MOCRA offers its visitors a free booklet of self-guided reflections on the art included in the MOCRA exhibition Good Friday.

Partially inspired by the Stations of the Cross, we have identified six episodes which are reflected in the works in the Good Friday exhibition. For each of these episodes, in addition to a brief summary of the episode and its significance, we provide:

For centuries Christians have observed the season of Lent as a time of preparation for Easter. Over time a rich body of devotional literature and practices has developed which believers can draw on to aid in their prayer and reflection. Visual imagery holds a significant place in this repertoire of prayer aids.

The artists in MOCRA's exhibition Good Friday have responded to the many powerful images, stories, and symbols of the suffering and death of Jesus. In this small booklet, we offer resources to help you approach these contemporary works of art in a spirit of prayerful reflection. Whether this is a familiar or unfamiliar way for you to pray, we hope that the Good Friday exhibition can help open new dimensions in your Lenten prayer and reflection.

Your feedback is important to us, as we hope to learn from this first booklet to develop similar reflection materials for future exhibitions and for people of other faith traditions.

In a time when religion is a predominant topic in societies throughout the world—often generating more heat than light—MOCRA continues to foster dialogue that seeks deeper understanding of others’ traditions and greater appreciation of one’s own.

For over 35 years, the Fusz Memorial Chapel was used by Jesuits studying philosophy at Saint Louis University, but in 1990 the Jesuits relocated to smaller residences near the campus. In Spring 1991 Saint Louis University President Rev. Lawrence Biondi, S.J., gave permission to Rev. Terrence Dempsey, S.J., to adapt the chapel for use as a museum devoted to the presentation of contemporary religious Art. A thoughtful renovation made the chapel a suitable and noteworthy space for displaying art while honoring the original purpose and architecture of the building.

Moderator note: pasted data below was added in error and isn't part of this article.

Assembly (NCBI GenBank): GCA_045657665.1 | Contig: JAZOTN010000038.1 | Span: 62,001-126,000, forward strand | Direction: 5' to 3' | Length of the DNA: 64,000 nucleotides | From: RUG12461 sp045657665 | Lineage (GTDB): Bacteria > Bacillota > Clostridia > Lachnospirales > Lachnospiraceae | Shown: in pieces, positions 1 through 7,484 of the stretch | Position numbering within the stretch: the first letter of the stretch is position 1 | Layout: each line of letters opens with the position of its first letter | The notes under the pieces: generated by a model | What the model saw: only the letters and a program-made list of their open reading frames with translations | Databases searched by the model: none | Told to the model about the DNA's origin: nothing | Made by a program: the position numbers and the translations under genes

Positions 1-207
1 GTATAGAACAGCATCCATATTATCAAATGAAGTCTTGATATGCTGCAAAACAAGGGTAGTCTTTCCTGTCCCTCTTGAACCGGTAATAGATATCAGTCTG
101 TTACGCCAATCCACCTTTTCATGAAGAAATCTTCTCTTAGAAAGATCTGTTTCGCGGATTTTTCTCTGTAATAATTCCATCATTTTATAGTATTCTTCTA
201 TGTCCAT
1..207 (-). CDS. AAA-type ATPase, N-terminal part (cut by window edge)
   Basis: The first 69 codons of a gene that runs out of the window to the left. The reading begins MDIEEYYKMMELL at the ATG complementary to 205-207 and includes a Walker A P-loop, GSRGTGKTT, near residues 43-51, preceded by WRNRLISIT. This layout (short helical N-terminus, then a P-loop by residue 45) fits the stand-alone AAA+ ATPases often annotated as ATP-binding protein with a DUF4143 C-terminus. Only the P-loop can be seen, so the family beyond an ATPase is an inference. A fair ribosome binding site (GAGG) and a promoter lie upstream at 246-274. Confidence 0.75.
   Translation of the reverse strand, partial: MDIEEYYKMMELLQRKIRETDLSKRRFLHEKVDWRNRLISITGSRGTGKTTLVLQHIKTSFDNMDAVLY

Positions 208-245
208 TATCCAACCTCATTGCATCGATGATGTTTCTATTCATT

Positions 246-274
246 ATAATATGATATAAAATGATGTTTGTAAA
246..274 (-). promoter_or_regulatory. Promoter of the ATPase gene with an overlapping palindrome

Since then, the museum has mounted 35 exhibitions involving more than 160 artists. MOCRA’s exhibitions have demonstrated the range of contemporary religious and spiritual artistic expression, presenting the work of artists who have attained recognition regionally, nationally, and internationally. Some work overtly pays homage to particular faith traditions while other works are more oblique but nonetheless spiritual. The media employed have varied from traditional painting, drawing, and prints to unusual materials such as blood, earth, mylar, and helium. Exhibitions at MOCRA have been enhanced by numerous conferences, lectures, and performances involving major theologians, visual artists, art historians, museum directors and curators, doctors, lawyers, philosophers, psychologists, choreographers, and musicians.

Please join us as we celebrate the first fifteen years of MOCRA, a foundational legacy
upon which we will build ever more expansive exhibitions and programming.


relevant passages from the Scriptures
a list of artworks that relate to the episode
a reflection and reflection questions on one or two of those artworks
space for notes or journaling

click image for larger version

The artworks are keyed to a diagram on the back cover showing the location of each work.

Group visits
While this booklet is designed for use by individuals, it can also be a helpful aid for groups that might want to meditate with the art individually, then come together to discuss the experience. MOCRA is happy to make arrangements for such group visits. For additional information, please contact the museum at 314-977-7170 or by e-mail.

For more information about the exhibition Good Friday, click here.

This project was made possible through the support of

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Museum of Contemporary Religious Art
Saint Louis University